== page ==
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Trick or Vote

By going door-to-door in costume, offering up treats, voting tips and directions to polling places, this year’s trick-or-voters will also be spreading the word: there has never been a better time to make politics fun.
 
 
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“People are already expecting you to knock on their door on Halloween. So it’s the one day of the year where people will be home and ready to answer the door,” says Sarita “the Great Witch” Ryan, an organizer for Trick or Vote. “This way, it’ll be fun for everybody involved, not just another [election] canvasser coming by.”

The idea is simple enough. This year, Halloween falls just two days before what many are calling the “most important election of our lifetime.” And, while most of us have had it up to here with both Bush and Kerry – their voices on the radio, their mugs all over the television and on the front of all the newspapers – young people everywhere are using this holiday to remind each other that the election is as much about one another, and the issues we care about, as it is about the candidates. By going door-to-door in costume, offering up directions to polling places, reminders to bring a ID, and Halloween classics like Tootsie Rolls and Pal bubblegum, this year’s trick-or-voters will also be spreading the word: politics and fun are not opposing forces.

Whose brilliant idea was this? Well, it’s likely that many people have connected the dots between November elections and Halloween before, but the idea to make it a national push? The credit goes to organizer and Oregon Bus Project director Jefferson Smith. Here’s how he tells it: “Four years ago, I went door-to-door for a friend who was running for Congress. I dressed as a lawn sign, gave candy to kids, and had a great time. Two years ago, a member of our [Bus Project] crew said, 'we won't trick-or-treat, we'll trick-or-vote!' And it stuck.”

Smith has been talking up the idea for the last year. And it’s a good thing, too. Trick or Vote is planned to go down in 15 key swing state cities through the official Trick or Vote organizing. But just how many thousands of people have picked up the idea and run with it is anybody’s guess. The League of Pissed Off Voters, for example, which has campus branches on tons of campuses, is also endorsing and encouraging the idea.

According to Smith, “Different groups are taking the concept and making it their own. Some groups are supporting candidates, some are supporting specific issues. Others are doing a straight "vote" reminder, as we're doing in Portland.” The Portland crew started the Web site, trickorvote.org and reserved the trademark Trick or Vote, says Smith, but only as a way to keep it out of the hands of people who would misuse it. “We want it to be an ‘open source’ kind of thing,” he continues. “The spread of this idea is really exciting.”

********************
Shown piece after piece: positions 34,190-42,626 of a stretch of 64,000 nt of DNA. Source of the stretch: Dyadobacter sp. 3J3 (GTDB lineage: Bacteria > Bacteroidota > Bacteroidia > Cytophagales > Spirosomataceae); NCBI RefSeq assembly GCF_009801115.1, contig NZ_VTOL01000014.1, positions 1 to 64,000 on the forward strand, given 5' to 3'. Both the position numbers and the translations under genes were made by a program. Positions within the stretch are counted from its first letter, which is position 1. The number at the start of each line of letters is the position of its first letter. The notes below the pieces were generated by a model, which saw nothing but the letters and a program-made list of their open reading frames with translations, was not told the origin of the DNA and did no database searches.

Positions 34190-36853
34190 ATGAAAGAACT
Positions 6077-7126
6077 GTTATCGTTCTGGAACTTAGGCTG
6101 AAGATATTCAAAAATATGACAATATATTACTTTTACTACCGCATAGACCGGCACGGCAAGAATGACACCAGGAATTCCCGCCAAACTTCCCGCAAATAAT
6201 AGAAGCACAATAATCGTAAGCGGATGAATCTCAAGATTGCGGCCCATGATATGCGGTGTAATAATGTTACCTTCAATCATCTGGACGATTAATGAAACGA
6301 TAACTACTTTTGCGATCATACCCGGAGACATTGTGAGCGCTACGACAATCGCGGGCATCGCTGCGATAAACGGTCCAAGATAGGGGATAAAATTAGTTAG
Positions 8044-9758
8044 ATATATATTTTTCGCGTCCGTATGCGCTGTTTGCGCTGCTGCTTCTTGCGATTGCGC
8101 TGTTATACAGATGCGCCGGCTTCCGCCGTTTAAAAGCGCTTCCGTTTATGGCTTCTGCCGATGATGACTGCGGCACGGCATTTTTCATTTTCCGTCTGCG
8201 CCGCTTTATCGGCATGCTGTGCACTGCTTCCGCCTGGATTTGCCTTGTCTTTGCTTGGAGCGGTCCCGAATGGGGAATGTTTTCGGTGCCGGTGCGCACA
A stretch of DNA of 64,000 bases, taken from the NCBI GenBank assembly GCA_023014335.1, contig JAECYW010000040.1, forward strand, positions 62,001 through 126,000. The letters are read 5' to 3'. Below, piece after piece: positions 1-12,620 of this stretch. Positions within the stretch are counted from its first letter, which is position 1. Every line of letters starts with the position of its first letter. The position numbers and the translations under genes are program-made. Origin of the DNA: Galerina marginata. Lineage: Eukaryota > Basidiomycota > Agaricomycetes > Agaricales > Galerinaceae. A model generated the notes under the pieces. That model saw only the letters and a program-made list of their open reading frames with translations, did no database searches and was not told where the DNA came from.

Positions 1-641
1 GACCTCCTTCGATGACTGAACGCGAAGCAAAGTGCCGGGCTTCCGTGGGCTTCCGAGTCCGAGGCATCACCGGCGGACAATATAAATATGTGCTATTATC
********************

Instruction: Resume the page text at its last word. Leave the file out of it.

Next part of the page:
Noa Marmar of the Young Voter Alliance, a partisan campaign comprised of five progressive and democratic organizations targeting young voters, is coordinating the Philadelphia Trick or Vote effort. He says he has over 100 young volunteers signed up each day to go knocking on doors all weekend long. And his crew has the goods. They’ll be handing out goodie bags that read “Don’t be tricked by the Republicans.” Inside the bags, potential young voters will find, among other things, a CD sampler, a magazine, arm bands and a reminder about their polling place.

Marmar says that the fact that there are 100 young people a day willing to spend their Halloween engaged in political activity “says a lot about the urgency of the issues behind this election.”

Marmar, who plans to trick-or-vote in a George Bush mask says he thinks fun is “crucial,” adding, “If you look at some of the most effective voices out there on the progressive left, it’s two comedians. It’s Michael Moore and Jon Stewart who are really getting all the headlines. What does that say? Young folks are disenchanted, disenfranchised, jaded and they’re tired of mudslinging and the negativity surrounding politics.”

Smith agrees. “We absolutely have to make at least some part of politics fun,” he says. “We are competing for mind share with an ever-increasing onslaught of synapse-firing inputs. We need to compete in that battle for brain space. Fun is a good start.”

Trick or Vote is just one example of the way this election is changing the way youth see political engagement. And regardless of the outcome on Nov. 2, chances are very good that it will become a GOTV tradition.

Interested in taking part? It’s not too late. Contact the folks at Trickorvote.org or your local League of Pissed Off Voters chapter for more info.